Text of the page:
It is against this that any measure of Corbyn has to be judged. So, let’s get back to the main question here. Is Corbyn’s opposition / indifference / misunderstanding of Scottish Independence a reason not to welcome the movement that is growing around him? To equate a movement with one individual and one individual’s views on one subject is flawed. At the heart of this, and Corbyn has said this himself, is to get away from a situation where policies are handed down from on high and merely rubber stamped by the party at large.

The potential here is therefore not about a rebuilt Labour Party as we currently know it but something fundamentally different. Where do Corbyn’s personal views on Scottish independence sit within this movement? I would argue that in a culture that is bottom up, active opposition to independence is an unlikely priority.

But what of Scottish Labour? As Cailean Gallagher said in an article on Common Space recently, “The remnants of Scottish Labour are more New Labourite than ever”. Any hopes of Scottish Labour rediscovering itself are misplaced. That boat sailed some time ago and was ultimately sunk by the Referendum and its aftermath.

The Left in Scotland are currently scattered.  Some are in the SNP, others in the Greens, SSP and other left parties.  Many are simply not members of anything, though they may be active in non-party politics. That latter category includes me.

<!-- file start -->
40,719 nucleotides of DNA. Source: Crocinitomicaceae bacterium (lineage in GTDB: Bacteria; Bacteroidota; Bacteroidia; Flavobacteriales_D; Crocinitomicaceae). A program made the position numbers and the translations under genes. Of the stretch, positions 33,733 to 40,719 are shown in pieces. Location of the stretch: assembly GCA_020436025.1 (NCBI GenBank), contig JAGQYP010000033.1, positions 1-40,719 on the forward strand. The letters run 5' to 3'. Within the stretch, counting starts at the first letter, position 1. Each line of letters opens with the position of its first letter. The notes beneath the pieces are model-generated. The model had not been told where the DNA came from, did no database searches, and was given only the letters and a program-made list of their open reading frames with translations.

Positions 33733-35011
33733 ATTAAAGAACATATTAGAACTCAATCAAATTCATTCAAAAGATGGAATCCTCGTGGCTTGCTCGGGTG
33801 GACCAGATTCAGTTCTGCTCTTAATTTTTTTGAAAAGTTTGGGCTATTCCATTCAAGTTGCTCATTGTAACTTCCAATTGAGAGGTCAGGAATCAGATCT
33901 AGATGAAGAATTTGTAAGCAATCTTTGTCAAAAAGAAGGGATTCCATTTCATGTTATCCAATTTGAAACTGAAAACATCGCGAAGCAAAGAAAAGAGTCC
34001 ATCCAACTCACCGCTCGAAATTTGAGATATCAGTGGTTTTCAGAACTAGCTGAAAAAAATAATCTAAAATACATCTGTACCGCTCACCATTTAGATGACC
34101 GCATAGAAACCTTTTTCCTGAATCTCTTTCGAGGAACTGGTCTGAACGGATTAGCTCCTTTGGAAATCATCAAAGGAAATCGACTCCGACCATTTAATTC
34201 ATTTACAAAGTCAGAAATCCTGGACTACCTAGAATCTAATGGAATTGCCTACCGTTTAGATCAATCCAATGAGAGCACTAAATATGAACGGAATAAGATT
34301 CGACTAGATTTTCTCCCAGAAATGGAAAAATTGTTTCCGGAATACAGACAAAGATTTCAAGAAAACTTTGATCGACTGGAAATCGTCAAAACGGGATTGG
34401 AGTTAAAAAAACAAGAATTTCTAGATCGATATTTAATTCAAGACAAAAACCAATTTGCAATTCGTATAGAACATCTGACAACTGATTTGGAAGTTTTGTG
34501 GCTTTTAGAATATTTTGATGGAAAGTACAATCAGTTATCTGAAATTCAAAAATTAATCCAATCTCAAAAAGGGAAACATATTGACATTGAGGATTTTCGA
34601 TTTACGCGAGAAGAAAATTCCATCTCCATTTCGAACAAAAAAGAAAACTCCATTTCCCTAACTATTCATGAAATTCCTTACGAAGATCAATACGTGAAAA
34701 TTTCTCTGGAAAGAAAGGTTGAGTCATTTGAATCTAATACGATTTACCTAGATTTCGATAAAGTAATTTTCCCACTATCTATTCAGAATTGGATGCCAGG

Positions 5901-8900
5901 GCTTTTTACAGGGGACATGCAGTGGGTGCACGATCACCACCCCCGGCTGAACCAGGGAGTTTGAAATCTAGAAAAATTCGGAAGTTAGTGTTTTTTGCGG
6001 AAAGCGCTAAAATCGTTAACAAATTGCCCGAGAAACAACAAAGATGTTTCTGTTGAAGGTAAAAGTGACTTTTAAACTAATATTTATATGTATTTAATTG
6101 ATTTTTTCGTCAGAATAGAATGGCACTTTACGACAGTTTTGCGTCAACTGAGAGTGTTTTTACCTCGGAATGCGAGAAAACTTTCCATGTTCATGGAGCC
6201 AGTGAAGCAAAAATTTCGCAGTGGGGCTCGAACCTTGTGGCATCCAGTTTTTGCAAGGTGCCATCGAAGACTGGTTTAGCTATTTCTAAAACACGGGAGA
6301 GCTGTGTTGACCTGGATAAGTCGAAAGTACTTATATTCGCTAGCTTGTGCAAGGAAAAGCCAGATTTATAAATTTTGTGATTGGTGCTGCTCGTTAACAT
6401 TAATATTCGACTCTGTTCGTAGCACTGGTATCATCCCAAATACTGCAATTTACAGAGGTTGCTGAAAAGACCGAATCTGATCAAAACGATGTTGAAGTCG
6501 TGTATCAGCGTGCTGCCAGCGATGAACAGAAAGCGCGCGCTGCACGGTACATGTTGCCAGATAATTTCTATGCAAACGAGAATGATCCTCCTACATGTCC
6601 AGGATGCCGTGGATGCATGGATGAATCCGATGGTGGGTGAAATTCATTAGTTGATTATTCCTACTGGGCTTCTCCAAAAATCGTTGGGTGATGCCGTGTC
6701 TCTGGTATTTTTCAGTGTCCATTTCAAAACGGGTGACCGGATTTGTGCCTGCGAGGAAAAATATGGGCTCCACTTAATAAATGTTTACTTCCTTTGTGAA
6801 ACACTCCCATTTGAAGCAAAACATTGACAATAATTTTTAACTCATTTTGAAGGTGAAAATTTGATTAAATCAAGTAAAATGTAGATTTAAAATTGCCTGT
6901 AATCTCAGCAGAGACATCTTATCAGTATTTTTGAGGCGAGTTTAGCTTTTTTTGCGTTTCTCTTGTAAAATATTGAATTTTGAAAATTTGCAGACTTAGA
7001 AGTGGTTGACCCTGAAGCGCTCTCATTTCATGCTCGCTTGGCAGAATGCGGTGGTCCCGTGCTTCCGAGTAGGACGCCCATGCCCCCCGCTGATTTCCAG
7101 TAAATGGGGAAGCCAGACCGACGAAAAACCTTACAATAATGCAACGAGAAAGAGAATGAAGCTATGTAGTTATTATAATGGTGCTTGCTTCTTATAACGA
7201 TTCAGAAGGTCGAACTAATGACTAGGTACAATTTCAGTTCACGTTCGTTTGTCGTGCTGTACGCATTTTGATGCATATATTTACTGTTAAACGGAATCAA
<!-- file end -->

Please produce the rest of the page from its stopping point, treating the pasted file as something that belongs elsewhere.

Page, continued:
As for what happen following the Labour leadership result, there are a number of scenarios. A strong possibility has to be a split. The genie is out of the bottle as to what might be.

As we move forward with the Scottish Left Project, not seeing the potential for allies within a reinvigorated Labour movement south of the border would be folly. That is not to say that it will be easy but it will be a debate worth having.

To those about to be elected, some advice and a warning, should it be required

Common Weal Fife

For they still prefer sheep to thinking men
Ah, but men who think like sheep are even better
(Brian McNeill)

You are about to take part in an election like no other in recent memory. You should be aware that many of the old rules don’t apply. You should be aware that we are watching you, watching you because we are awake, watching you because the power you may gain will be on loan from us, and you had better take heed.